Dot-com at 30: will the world’s best-known web domain soon be obsolete?
Source: The Telegraph, March 15, 2015. http://www.telegraph.co.uk/technology/internet/11470195/Dot-com-at-30-will-the-worlds-best-known-web-domain-soon-be-obsolete.html
The world’s most recognised web address is celebrating its 30th anniversary, but how much longer will it be able to retain its dominance?
Dot-com is the world’s most recognised web suffix, with over 115 million dot-com domains registered worldwide, representing about 42 per cent of all web addresses. But 30 years after its inception, many people are questioning whether it can continue to retain its dominance.
Originally launched by the US Department of Defence – in the same year as Live Aid and the release of the first Back to the Future film – dot-com was originally intended as an internet designation for “commercial entities”.
Technology company Symbolics registered the first dot-com domain name, symbolics.com, on 15 March 1985. The domain was purchased by XF.com in 2009, and remains the oldest registered dot-com domain on the Internet.
Dot-com got off to a relatively slow start, with only a handful of companies initially registering a domain. The first to get involved were largely technology companies, and included the likes of Intel and Siemens through the mid-to-late 1980’s.
By 1997, however, the millionth dot-com domain name had been registered, and the internet boom was well underway. The association with commercial entities was lost when .com, .org and .net were opened for unrestricted registration the mid-1990s.
Meanwhile, the internet had rapidly evolved from an unknown phenomenon used primarily by academics and researchers to a global communication, commerce and information-sharing channel that few could imagine life without.
Today, dot-com websites are accessed trillions of times each day. Millions of entrepreneurs have built their businesses online with dot-com, and the biggest names in business have branded their companies with dot-com addresses. Some believe that dot-com is now almost synonymous with the internet.
“Dot-com is more than just an address. It’s a globally recognised and respected brand itself that nearly every major global brand, including 100 per cent of the Fortune 500, has entrusted with their online presence,” said Jim Bidzos, executive chairman, president and CEO at Verisign, the authoritative registry operator of dot-com.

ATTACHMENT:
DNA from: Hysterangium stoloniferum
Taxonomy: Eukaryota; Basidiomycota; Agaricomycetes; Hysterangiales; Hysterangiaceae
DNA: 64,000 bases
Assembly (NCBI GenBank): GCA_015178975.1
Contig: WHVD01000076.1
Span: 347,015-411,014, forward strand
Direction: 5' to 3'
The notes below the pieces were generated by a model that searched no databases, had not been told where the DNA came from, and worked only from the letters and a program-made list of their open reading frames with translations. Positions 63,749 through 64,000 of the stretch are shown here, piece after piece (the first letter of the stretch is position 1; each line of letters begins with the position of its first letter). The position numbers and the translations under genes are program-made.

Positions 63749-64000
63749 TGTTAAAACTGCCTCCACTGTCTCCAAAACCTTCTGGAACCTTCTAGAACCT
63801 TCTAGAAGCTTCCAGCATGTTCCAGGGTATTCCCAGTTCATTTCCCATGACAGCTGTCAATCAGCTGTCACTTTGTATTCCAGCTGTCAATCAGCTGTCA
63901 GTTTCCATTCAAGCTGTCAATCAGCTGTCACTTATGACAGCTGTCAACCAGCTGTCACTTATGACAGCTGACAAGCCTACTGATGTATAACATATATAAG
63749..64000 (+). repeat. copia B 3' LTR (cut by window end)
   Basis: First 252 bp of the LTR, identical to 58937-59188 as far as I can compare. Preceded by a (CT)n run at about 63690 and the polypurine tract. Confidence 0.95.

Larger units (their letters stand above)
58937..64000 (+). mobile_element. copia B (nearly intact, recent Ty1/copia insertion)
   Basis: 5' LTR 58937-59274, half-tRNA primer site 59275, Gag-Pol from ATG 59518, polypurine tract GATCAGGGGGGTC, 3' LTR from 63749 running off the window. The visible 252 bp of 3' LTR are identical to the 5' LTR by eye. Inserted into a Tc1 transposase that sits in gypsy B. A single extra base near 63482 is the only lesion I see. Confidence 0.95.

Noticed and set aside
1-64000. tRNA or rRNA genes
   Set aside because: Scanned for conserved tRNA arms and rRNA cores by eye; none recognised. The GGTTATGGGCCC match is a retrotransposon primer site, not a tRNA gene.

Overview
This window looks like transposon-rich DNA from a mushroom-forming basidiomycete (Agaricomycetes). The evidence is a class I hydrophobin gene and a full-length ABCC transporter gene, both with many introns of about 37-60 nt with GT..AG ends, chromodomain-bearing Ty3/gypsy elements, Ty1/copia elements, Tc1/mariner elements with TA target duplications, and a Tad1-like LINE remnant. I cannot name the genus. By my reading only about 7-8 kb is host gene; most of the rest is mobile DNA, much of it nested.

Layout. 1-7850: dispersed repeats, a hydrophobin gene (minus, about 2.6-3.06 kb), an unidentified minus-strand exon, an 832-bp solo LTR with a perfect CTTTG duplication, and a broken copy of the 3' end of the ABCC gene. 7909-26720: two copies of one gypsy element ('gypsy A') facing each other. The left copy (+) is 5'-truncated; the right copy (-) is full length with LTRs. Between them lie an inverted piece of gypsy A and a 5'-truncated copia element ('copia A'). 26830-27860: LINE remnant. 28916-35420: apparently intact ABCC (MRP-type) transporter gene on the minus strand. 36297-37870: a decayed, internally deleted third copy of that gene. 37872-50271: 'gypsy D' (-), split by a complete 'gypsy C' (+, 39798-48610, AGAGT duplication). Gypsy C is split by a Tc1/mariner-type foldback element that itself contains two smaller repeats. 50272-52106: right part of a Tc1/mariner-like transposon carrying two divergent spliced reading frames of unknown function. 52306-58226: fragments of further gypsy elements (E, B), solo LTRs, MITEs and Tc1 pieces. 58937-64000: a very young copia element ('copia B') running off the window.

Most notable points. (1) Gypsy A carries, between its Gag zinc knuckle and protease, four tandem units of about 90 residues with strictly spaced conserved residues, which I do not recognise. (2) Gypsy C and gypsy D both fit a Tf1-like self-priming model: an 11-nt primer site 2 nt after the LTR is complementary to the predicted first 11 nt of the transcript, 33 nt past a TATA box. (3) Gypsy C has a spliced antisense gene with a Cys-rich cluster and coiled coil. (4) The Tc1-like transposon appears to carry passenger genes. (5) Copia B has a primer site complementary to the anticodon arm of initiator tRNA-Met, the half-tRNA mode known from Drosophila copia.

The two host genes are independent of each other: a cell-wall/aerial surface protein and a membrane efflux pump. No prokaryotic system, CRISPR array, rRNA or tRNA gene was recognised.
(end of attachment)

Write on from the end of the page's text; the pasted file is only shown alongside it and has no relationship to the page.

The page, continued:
However, with over 115 million dot-com domains already taken by existing websites or investors, it can be a challenge for consumers and businesses to acquire the dot-com domain name of their choice, unless they have very deep pockets.
One tactic that businesses use to get around this is by combining the dot-com suffix with a national country code, such as avon.uk.com or activia.us.com – although some view this as an inelegant solution.
In response to the issue of availability, the internet industry regulator ICANN (The Internet Corporation for Assigned Names and Numbers) is in the process of reorganising the internet through the introduction of more than a thousand new web address endings, known as Top-Level Domains (TLDs).
For example, businesses in the food and drink industry, can now acquire their own dot-bar and dot-rest domains, whilst those in the design industry will soon be able to purchase a dot-design domain.
Some of these new TLDs also bring additional features, such as the forthcoming dot-tickets top level domain, which will provide consumers with a guarantee that they are buying real tickets from an authorised source.
The aim of releasing these new TLDs is not just to free up more space on the internet, but to encourage greater competition and consumer choice. In some cases, high stakes bidding wars have broken out over specific TLDs. The dot-tech domain, for example, sold for $6.8 million in September 2014.
Although the adoption of these new domains is still in its infancy, the numbers are rising and are anticipated to increase as awareness of new TLDs continues to spread. Some domain name specialists are now predicting that dot-com could 4 Comments as early as 2020.
“The change occurring to the internet is profound and exciting. It’s like the only beverage available for thirty years was water, and now suddenly there are exotic fruit juices, champagnes and single malts,” said Ben Crawford, chief executive of domain name registry CentralNic.
“Many of the ‘anchor tenants’ of .com are also going out on their own now, not only with their ‘dot-brand’ TLDs like dot-google, dot-youtube and dot-amazon, but also with TLDs like dot-app and dot-buy.”
But Verisign insists that the emergence of new TLDs will not hinder the growth of dot-com. The total number of possible dot-com domain names tallied at over 1098, it said, so there is still plenty of scope for registering original domain names on dot-com.
Mark Weston, partner at law firm Matthew Arnold & Baldwin, said that companies seeking to promote their new enterprise with the perfect domain name need to think commercially and do some due diligence to check whether their chosen domain already exists and whether they have the right to use it.
He also recommends choosing a domain that is short, simple, and easily pronounceable. Domain names with shorter names and better memorability tend may be more valuable simply because they are more likely to attract Internet traffic, he said.
“Domain names remain the key links between the online and offline worlds even 30 years on. As manifestations of brands and arguably a new type of intellectual property, the value of the right domain name is indisputable and key for the protection and exploitation of your brand.”